What defines normal? Would my life be considered normal? Does my rising in the morning, driving to work, coming home, eating meals, visiting, painting, sleeping constitute normal? Does my renovating world, living at my mom and dad’s equate to normal?
There are thousands of Facebook posts about it. There are hundreds and hundreds of videos talking about it. There are countless stories being shared about it. There are many people who have gone through it. I have walked with and have been close to others who have gone and are going through it. I’ve listened to the stories, sat with the tears, prayed silently through their pain, hugged, smiled, encouraged.
But nothing… nothing… absolutely nothing prepared me for the reality – for the earth shattering change from ‘normal’ that descended on me this past Monday. My dad uttered the phrase, “I have been diagnosed with cancer.”
My crazy messed up life: living with the folks, painting, renovating every available hour after work, living in a small space separated from my two daughters with just a wall of thin white fabric, selling, buying – that was normal. That was so very, very normal.
And now… I live beside normal. Normal is right there, but I can’t go there anymore. For those of you who have journeyed this road – you will understand this – you get this. This sucks. It literally sucks the very breath out of your body. This man – my dad – my father – my mentor – my Superman, has cancer. And the pain wells up again, and again, and again. The tears… you’d think that at some point the water would dry up? But nope!
Here’s the strange part. Life goes on. We are walking beside normal and we are still breathing. Part of me feels like life should stop, take a break, and let us catch our breath. But we continue to walk beside normal.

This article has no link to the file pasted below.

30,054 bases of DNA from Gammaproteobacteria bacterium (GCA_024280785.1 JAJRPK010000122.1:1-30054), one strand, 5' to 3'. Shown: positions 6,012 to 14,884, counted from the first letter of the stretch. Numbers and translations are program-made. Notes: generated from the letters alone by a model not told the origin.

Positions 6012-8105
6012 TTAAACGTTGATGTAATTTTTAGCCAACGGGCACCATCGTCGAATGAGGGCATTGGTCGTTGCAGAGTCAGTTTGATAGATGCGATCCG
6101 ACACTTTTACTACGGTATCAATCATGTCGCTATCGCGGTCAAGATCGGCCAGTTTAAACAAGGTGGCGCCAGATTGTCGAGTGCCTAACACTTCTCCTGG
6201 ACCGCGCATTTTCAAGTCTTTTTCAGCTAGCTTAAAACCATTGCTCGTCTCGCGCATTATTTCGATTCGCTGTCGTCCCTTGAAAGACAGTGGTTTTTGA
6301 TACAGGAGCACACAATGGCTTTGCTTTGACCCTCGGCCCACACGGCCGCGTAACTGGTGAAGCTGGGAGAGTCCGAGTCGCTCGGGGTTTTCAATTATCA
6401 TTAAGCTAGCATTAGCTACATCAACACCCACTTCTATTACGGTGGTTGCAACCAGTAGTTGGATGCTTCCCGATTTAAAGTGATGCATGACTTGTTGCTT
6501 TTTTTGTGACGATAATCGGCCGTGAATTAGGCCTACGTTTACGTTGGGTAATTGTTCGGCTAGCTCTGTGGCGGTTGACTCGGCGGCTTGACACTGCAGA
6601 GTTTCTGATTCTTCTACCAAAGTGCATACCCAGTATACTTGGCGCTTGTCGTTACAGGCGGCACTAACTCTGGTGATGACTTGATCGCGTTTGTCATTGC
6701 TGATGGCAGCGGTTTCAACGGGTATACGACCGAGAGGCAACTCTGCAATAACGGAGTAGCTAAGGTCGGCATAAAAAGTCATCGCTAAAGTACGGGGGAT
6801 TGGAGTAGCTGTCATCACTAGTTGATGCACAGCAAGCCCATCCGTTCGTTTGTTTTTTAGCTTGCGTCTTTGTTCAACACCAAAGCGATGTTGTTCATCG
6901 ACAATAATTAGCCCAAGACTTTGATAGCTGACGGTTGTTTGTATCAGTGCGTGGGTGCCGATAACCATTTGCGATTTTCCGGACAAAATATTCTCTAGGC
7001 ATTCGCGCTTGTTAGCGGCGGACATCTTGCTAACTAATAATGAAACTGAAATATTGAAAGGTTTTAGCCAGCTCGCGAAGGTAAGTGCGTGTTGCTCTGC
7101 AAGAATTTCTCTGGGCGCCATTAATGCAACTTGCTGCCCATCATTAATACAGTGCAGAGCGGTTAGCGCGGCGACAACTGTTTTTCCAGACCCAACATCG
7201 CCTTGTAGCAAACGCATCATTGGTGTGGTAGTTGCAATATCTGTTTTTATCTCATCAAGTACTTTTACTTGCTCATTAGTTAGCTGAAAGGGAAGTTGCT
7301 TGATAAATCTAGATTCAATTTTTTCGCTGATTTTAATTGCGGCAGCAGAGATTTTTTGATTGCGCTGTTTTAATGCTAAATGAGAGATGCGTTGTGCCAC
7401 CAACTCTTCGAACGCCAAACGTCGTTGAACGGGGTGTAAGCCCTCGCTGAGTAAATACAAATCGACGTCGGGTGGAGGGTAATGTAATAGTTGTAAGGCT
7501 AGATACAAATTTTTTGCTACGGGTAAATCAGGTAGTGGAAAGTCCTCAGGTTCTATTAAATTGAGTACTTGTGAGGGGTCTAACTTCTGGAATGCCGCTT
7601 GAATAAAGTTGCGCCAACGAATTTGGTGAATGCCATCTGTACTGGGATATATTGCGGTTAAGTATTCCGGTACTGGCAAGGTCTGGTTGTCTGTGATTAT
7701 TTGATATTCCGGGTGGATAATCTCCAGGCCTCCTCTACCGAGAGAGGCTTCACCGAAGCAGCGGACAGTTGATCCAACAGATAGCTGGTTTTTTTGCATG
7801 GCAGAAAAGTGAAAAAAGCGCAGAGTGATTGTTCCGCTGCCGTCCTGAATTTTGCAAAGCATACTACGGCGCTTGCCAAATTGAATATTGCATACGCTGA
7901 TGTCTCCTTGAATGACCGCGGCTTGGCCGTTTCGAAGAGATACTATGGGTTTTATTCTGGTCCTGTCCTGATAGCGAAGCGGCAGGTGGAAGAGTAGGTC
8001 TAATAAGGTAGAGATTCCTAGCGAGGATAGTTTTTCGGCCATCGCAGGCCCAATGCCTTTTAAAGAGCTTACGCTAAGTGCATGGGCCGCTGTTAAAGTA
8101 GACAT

My dad wants to live life. He wants to keep working in our crazy, messy renovations – it inspires him, it keeps him active, it keeps him alive. He smiles and says, “No matter the outcome – I will be a winner.” His hugs are harder and longer. His tears come a little more frequently (now, he is a Warkentin, so those tears already came quite a bit!). He asks us to pray for mom.
Mom – his best friend, his love, his muse – is struggling. This is hard. This is not normal. This – for no better word – sucks. There is a heaviness in our day to day. There is a heaviness in the unknown. There is the inevitable… what if? There is the darkness that wants to encompass her (us). It is exhausting to push that darkness aside – physically and emotionally. Pray for my mom. Pray for strength to dig out and find strength for whatever this journey has in store.
We don’t know the road yet to be taken. We only know the word, cancer, and we know it is in the throat/esophagus. Dad is told to prepare for chemo and surgery. Next week he goes for a CT scan and then… guess we will cross that bridge when we get there. Till then we stand on a road that we have never been on before. Not with that immediate family member. Not with my dad. We look around and all around we see normal. We see daily activities happening. We participate in daily activities. Dad goes to our house every day faithfully and works. Bernie gives him a list and he works at his own pace without complaint. I guess he works in normal but lives just outside of it.
I am lifted by the prayers that are being said all around us. We are finding strength in friends, relatives, hugs, tears, laughter. We find peace in the mundane, in the doing, in the eating, in the painting and hammering.
Please continue to uphold my parents in your prayers – prayers for their faith to remain strong – prayer for their bodies to remain strong – prayers for permission to be sometimes just be angry – prayers for permission to sometimes just be sad – prayers for the ability to come out of those moments.
I am reminded that our Lord Jesus, on the night before he was arrested, went to the garden to pray. And in that prayer He asked that the trial lying before him be removed. He also said, 'but not my will be done but yours.'* He then prayed again, 'if I have to journey this road then I will journey it.'* He told his disciples that his soul was crushed with horror and sadness (Living Bible). Jesus understood what fear of the unknown felt like. He understands our fears. He also stood up to those fears and walked forward leaning fully on the power of his Father, our Father. (*paraphrased by yours truly)
Tears will come. But so will laughter and so will growth. With our God on our side and our family and friends surrounding us and praying for us…
… we will walk beside normal.